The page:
Fiorella Luna arranges a representation of a circle of mountains and elevations around the San Cristóbal hill, in an auspicious ritual installation at the Victoria Tower octagon, former site of El Salto astronomical observatory. Her Silver Cord links eight landscapes with the hill in an analogy with the Moon, nom de guerre of the artist. In this way, it is difficult to keep away from a particular subjective interpretation, the spiritual immanence that rules this work beyond its tangible elements and the unique intangible purpose that turns art into the means to access its peculiar vicissitudes. Since ancient times, the mountain has been considered a temple, just as the temple has been considered a mountain: Moses climbed Mount Sinai in search of the law, while St. John of the Cross ascended Mount Carmel to find perfection. In Taoism, the man united to the mountain represents immortality; In the Hindu, Jaina and Buddhist cosmogony, Mount Meru is the centre of the physical universe, both metaphysically and spiritually speaking. The Himalayas are the highest peaks on the planet, while the Andes is the most extensive mountain range on Earth. In the heights of the north of Chile, the Quechuas call the spirit of the mountain “Apu”, while the Aymaras call it “Mallku”. In the south, in turn, the Mapuches call it “Pillán” and the Huilliches “Treng Treng”. Finally, in Patagonia the Chaltén- Fitz Roy Hill stands as a sacred Mountain among the Aonikenks. Along these lines, setting up eight elevations of our territory around the San Cristóbal hill (or Tupahue hill as it was known among the Picunches) is no mean feat. Even more if the octogram is ancestrally associated with Venus and… with the Moon.
Two white pieces of fabric hang from the sky bringing the moon light to the silver mountain at her feet, surrounded by eight images of arid, snowy mountains, volcanoes and hills printed over silver plates, which rest on the ground supported by branches. And, in front of every image, there stands a stone taken from the place cited in the photograph.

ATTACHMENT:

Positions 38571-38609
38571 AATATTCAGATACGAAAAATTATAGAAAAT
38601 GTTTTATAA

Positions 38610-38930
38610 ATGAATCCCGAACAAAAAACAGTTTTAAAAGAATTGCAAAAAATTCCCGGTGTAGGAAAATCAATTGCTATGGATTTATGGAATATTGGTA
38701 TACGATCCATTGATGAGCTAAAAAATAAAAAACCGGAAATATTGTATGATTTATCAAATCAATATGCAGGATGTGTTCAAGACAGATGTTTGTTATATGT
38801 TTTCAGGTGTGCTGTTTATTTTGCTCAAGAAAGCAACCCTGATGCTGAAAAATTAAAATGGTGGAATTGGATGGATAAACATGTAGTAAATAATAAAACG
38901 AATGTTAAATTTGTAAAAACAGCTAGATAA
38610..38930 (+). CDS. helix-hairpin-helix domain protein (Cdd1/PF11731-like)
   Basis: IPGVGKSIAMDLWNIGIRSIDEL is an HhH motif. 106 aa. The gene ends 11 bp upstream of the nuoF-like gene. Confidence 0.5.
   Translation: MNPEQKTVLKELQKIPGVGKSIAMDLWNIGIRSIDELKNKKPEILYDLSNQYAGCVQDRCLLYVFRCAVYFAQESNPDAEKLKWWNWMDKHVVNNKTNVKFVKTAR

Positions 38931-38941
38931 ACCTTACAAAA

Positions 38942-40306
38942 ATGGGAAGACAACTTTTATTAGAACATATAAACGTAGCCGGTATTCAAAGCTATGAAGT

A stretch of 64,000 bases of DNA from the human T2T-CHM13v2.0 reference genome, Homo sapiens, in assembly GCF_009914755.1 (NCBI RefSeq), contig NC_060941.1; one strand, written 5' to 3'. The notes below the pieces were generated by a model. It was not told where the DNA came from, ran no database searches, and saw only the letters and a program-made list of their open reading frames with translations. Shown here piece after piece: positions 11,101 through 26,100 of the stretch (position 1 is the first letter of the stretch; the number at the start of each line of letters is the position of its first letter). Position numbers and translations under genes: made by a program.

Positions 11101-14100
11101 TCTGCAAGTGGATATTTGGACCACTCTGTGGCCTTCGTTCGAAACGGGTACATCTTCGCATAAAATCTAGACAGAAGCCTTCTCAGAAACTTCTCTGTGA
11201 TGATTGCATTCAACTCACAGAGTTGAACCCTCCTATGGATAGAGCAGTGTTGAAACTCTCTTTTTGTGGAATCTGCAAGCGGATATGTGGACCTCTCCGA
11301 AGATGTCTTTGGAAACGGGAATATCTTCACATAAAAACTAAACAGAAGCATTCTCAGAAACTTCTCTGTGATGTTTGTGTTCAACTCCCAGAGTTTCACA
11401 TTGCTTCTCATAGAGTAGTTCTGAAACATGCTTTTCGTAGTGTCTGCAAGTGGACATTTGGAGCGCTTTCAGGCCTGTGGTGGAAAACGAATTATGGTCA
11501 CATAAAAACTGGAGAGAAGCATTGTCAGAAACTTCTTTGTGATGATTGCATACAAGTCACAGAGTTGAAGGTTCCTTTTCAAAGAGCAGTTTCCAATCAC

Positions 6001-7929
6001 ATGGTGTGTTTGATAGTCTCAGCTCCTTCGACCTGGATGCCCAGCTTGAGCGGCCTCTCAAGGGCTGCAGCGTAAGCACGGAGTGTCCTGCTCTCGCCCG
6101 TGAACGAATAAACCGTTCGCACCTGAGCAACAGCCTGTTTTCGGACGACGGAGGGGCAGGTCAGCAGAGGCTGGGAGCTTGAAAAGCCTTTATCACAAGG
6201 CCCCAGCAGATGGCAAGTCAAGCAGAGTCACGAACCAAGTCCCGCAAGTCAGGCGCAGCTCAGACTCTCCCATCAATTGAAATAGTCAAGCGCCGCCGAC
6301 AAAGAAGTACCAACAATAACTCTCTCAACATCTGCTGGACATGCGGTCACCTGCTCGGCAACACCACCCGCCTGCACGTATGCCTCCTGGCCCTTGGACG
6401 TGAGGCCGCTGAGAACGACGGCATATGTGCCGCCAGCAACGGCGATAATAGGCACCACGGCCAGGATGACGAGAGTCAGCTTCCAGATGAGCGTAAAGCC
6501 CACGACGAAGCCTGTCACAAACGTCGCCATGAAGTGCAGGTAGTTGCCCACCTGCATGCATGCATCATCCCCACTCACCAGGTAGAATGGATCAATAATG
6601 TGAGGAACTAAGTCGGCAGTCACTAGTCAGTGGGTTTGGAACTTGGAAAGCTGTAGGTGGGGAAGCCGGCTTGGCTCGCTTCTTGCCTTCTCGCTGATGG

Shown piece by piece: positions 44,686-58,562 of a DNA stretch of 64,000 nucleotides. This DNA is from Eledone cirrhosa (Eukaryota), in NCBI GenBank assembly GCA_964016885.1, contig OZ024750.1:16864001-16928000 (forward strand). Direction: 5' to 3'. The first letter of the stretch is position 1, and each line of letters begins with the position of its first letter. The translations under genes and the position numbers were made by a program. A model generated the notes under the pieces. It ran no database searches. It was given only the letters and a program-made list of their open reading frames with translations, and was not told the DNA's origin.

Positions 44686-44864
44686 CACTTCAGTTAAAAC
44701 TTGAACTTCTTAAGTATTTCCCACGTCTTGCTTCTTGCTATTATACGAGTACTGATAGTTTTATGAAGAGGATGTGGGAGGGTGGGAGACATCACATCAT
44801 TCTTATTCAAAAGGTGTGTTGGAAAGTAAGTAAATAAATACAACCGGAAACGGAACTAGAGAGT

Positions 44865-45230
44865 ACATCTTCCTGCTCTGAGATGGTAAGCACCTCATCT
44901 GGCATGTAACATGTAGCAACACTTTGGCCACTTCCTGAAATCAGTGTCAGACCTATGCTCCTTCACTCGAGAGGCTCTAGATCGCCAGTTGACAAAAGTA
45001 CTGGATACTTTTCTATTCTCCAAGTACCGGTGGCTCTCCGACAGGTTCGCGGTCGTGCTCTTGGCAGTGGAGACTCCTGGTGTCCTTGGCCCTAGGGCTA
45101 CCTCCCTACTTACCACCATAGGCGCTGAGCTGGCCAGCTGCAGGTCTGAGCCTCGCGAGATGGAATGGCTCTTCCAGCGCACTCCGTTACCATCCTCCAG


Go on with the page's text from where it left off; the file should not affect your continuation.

In the fiction of Art, the tangible can be a metaphor and representation of the real object. Gathered before us, these rocky signs transport us beyond their texture and towards the landscapes, whose tree branches support our backs. Once there, we can look back to the circular scene before us, perceiving how it makes sense- a wide range of senses. First, and from a personal perspective, we are awed by a slight sadness that we cannot define because it lies under our objective will. Later, our thinking moves forward, we understand that not only these views come up as disabled due to a systematic depravity of the natural environment, but also our whole idea of landscape. Almost at the same moment, a smile pops up in our minds, since we think that, at least, what we are seeing could exist in the way it is and even remain in that state for a while. However, that faint light soon fades. Thus, in the deeper exploration of these images, we perceive that they do not have that artificial brightness of digital images. These are old analogue photographs of places that might no longer exist or might never look like this again. So, each of the stones before us is all that is left from these landscapes.
From Babylonians to Mayans and Egyptians to Templars, the Octagon, Venus and the Moon are symbols of regeneration and fullness due to their connections of the earthly with the divine. But in an octagon, created from an eight-pointed cross, the central energy of its convergence is a number itself, the nine, a unit in which the octagon remains inert. In this centre, Fiorella Luna installs the representation of the San Cristóbal hill surrounded by its octagon of landscapes. By replicating the same mountain with a silver stone and drawing the circle of her Silver Cord, the artist frees the landscapes from pain, fear, opprobrium and oblivion. Exercises of this type can make a difference. The type of art that transposes a statement, although lucid and assertive, into doubt from its own ritual can ignite change. A few elements, eight geographical images, eight stones collected in situ, some branches and the reproduction of a volume plus a white piece of fabric placed at their Qi point can shake the Universe. The mountain is a temple and the temple is a mountain.
Wallmapu, July 2017
About Mario Fonseca:
Works and live in the Araucanía Region, Chile. Visual artist, art critic, curator, academic, writer, designer and Chilean publisher. Born in Lima, Peru in 1948, he has lived in Chile since 1966. Fonseca enrolled in the School of Fine Art of the Universidad Católica in 1966 but dropped out of the programme to embark on his professional career in graphic design and edition. He also started to experiment with conceptual art in his artistic practice, a topic he would continue to develop for many years, becoming one of the forefront conceptual artists in Chile in the 80s. Only in 2009, did Fonseca obtain his Bachelor of Visual Arts with a degree in Photography. (Info: http://www.cf-lart.com).